Google, apparently spurred by the same campaign, offered similar features for its Android phones. Mr. Penner told me that he appreciated the companies’ efforts, though he expects to keep pushing them to reduce their devices’ addictiveness.
Apple’s safety-first business model may become only more important as technology becomes even more intimate. The company’s latest phones can be unlocked with your face, while its watch includes sophisticated sensors to monitor your movements and your health. In pushing these and other advances, the company can reasonably argue that only its ad-free business can protect such sensitive information.
But it is worth noting that Apple’s model isn’t available to everyone. In the spring, after Mr. Cook took a few swipes at Facebook’s scandals, Mark Zuckerberg, Facebook’s chief executive, pointed out the inherent limits in Apple’s model.
“The reality here is that if you want to build a service that helps connect everyone in the world, then there are a lot of people who can’t afford to pay,” Mr. Zuckerberg told the journalist Ezra Klein.
Since then, Apple has raised the prices of its top-end phones, and as the smartphone market slows, the company’s pristine haven from the dangers of online life might get only more expensive.
Inequality is the story of our age, and it’s no surprise that it could become the dominant story line of tech, too. As the digital world gets scarier, Apple’s technology may come to resemble a high-priced oasis for the world’s rich. Everyone else takes their chances on a free lunch.
Follow Farhad Manjoo on Twitter: @fmanjoo
The historical Christian positions on social issues don’t match up with contemporary political What should the role of Christians in politics be? More people than ever are asking that question. Christians cannot pretend they can transcend politics and simply “preach the Gospel.” Those who avoid all political discussions and engagement are essentially casting a vote for the social status quo. American churches in the early 19th century that did not speak out against slavery because that was what we would now call “getting political” were actually supporting slavery by doing so. To not be political is to be political.
The Bible shows believers as holding important posts in pagan governments — think of Joseph and Daniel in the Old Testament. Christians should be involved politically as a way of loving our neighbors, whether they believe as we do or not. To work for better public schools or for a justice system not weighted against the poor or to end racial segregation requires political engagement. Christians have done these things in the past and should continue to do so.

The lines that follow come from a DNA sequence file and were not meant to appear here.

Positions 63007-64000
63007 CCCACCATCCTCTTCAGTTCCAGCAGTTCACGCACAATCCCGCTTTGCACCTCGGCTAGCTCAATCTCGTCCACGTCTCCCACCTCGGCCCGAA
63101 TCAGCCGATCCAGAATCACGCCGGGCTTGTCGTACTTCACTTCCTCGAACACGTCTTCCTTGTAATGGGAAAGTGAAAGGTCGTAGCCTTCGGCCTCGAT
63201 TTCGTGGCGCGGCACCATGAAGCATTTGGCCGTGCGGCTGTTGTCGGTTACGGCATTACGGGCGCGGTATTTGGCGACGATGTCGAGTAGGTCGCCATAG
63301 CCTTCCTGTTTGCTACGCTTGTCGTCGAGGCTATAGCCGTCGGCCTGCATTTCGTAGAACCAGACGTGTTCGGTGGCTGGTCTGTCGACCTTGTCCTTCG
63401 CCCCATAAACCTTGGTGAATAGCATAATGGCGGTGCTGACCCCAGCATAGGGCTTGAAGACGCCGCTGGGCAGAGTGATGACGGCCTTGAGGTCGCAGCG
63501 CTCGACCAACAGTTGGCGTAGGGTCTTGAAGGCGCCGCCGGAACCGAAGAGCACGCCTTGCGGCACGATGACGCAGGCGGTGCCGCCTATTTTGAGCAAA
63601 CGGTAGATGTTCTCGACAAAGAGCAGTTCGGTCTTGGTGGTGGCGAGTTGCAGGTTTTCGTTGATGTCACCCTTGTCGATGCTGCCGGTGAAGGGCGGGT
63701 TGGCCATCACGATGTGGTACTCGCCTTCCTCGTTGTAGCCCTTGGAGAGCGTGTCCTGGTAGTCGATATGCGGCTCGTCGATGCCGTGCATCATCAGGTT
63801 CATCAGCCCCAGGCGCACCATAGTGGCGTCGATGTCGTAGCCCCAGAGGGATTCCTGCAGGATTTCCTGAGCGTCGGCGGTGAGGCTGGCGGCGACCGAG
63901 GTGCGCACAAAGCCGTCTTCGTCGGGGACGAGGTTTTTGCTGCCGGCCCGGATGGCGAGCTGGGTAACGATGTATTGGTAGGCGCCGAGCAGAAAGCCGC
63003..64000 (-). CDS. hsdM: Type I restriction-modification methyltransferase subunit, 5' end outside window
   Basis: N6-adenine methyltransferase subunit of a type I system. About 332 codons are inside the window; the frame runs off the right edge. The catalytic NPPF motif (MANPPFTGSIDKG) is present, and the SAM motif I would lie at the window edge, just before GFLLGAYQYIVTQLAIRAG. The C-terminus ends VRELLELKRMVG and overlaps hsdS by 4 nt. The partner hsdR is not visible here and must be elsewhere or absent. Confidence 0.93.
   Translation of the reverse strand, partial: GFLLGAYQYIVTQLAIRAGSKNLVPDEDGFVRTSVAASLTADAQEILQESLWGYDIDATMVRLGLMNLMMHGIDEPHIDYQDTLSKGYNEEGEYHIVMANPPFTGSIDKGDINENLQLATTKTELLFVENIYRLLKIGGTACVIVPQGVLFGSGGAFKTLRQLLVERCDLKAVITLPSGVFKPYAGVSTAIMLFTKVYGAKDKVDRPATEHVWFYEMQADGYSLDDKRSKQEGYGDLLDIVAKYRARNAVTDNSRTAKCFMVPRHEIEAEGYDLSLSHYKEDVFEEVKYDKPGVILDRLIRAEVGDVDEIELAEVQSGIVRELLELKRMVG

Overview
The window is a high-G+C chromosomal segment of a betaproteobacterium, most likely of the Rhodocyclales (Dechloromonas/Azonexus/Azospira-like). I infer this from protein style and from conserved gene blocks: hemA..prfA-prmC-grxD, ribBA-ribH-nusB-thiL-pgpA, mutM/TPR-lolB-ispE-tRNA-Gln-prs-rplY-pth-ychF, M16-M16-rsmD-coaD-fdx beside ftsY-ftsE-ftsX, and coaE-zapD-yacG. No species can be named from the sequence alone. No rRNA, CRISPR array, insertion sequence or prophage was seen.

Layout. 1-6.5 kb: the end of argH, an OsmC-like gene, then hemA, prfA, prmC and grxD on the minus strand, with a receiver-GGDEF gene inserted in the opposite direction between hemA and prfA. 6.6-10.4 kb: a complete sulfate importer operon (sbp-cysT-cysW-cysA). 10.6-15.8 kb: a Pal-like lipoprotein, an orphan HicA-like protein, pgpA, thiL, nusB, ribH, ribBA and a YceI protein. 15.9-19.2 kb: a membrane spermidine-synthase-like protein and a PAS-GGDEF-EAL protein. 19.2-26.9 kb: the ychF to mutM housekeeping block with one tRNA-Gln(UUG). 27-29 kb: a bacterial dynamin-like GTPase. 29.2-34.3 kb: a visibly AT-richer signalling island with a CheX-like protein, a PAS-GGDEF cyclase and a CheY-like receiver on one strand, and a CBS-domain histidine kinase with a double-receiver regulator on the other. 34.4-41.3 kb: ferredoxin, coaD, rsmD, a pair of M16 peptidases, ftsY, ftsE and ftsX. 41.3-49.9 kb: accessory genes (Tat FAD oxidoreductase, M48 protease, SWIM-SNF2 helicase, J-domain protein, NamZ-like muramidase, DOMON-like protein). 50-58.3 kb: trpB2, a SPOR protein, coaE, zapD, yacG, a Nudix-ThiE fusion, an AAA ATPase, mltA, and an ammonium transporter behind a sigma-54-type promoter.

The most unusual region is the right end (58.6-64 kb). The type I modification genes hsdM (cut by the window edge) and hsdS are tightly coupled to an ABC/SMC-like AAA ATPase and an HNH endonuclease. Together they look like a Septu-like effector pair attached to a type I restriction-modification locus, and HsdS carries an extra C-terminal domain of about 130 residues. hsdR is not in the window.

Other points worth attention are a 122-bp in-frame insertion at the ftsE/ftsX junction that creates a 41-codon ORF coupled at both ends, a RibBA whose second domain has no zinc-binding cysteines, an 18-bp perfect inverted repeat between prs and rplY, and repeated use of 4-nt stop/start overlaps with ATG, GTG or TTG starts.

Nevertheless, while believers can register under a party affiliation and be active in politics, they should not identify the Christian church or faith with a political party as the only Christian one. There are a number of reasons to insist on this.
One is that it gives those considering the Christian faith the strong impression that to be converted, they need not only to believe in Jesus but also to become members of the (fill in the blank) Party. It confirms what many skeptics want to believe about religion — that it is merely one more voting bloc aiming for power.
Another reason not to align the Christian faith with one party is that most political positions are not matters of biblical command but of practical wisdom. This does not mean that the church can never speak on social, economic and political realities, because the Bible often does. Racism is a sin, violating the second of the two great commandments of Jesus, to “love your neighbor.” The biblical commands to lift up the poor and to defend the rights of the oppressed are moral imperatives for believers. For individual Christians to speak out against egregious violations of these moral requirements is not optional.
However, there are many possible ways to help the poor. Should we shrink government and let private capital markets allocate resources, or should we expand the government and give the state more of the power to redistribute wealth? Or is the right path one of the many possibilities in between? The Bible does not give exact answers to these questions for every time, place and culture.
I know of a man from Mississippi who was a conservative Republican and a traditional Presbyterian. He visited the Scottish Highlands and found the churches there as strict and as orthodox as he had hoped. No one so much as turned on a television on a Sunday. Everyone memorized catechisms and Scripture. But one day he discovered that the Scottish Christian friends he admired were (in his view) socialists. Their understanding of government economic policy and the state’s responsibilities was by his lights very left-wing, yet also grounded in their Christian convictions. He returned to the United States not more politically liberal but, in his words, “humbled and chastened.” He realized that thoughtful Christians, all trying to obey God’s call, could reasonably appear at different places on the political spectrum, with loyalties to different political strategies.
Another reason Christians these days cannot allow the church to be fully identified with any particular party is the problem of what the British ethicist James Mumford calls “package-deal ethics.” Increasingly, political parties insist that you cannot work on one issue with them if you don’t embrace all of their approved positions.
This emphasis on package deals puts pressure on Christians in politics. For example, following both the Bible and the early church, Christians should be committed to racial justice and the poor, but also to the understanding that sex is only for marriage and for nurturing family. One of those views seems liberal and the other looks oppressively conservative. The historical Christian positions on social issues do not fit into contemporary political alignments.
So Christians are pushed toward two main options. One is to withdraw and try to be apolitical. The second is to assimilate and fully adopt one party’s whole package in order to have your place at the table. Neither of these options is valid. In the Good Samaritan parable told in the Gospel of Luke, Jesus points us to a man risking his life to give material help to someone of a different race and religion. Jesus forbids us to withhold help from our neighbors, and this will inevitably require that we participate in political processes. If we experience exclusion and even persecution for doing so, we are assured that God is with us (Matthew 5:10-11) and that some will still see our “good deeds and glorify God” (1 Peter 2:11-12). If we are only offensive or only attractive to the world and not both, we can be sure we are failing to live as we ought.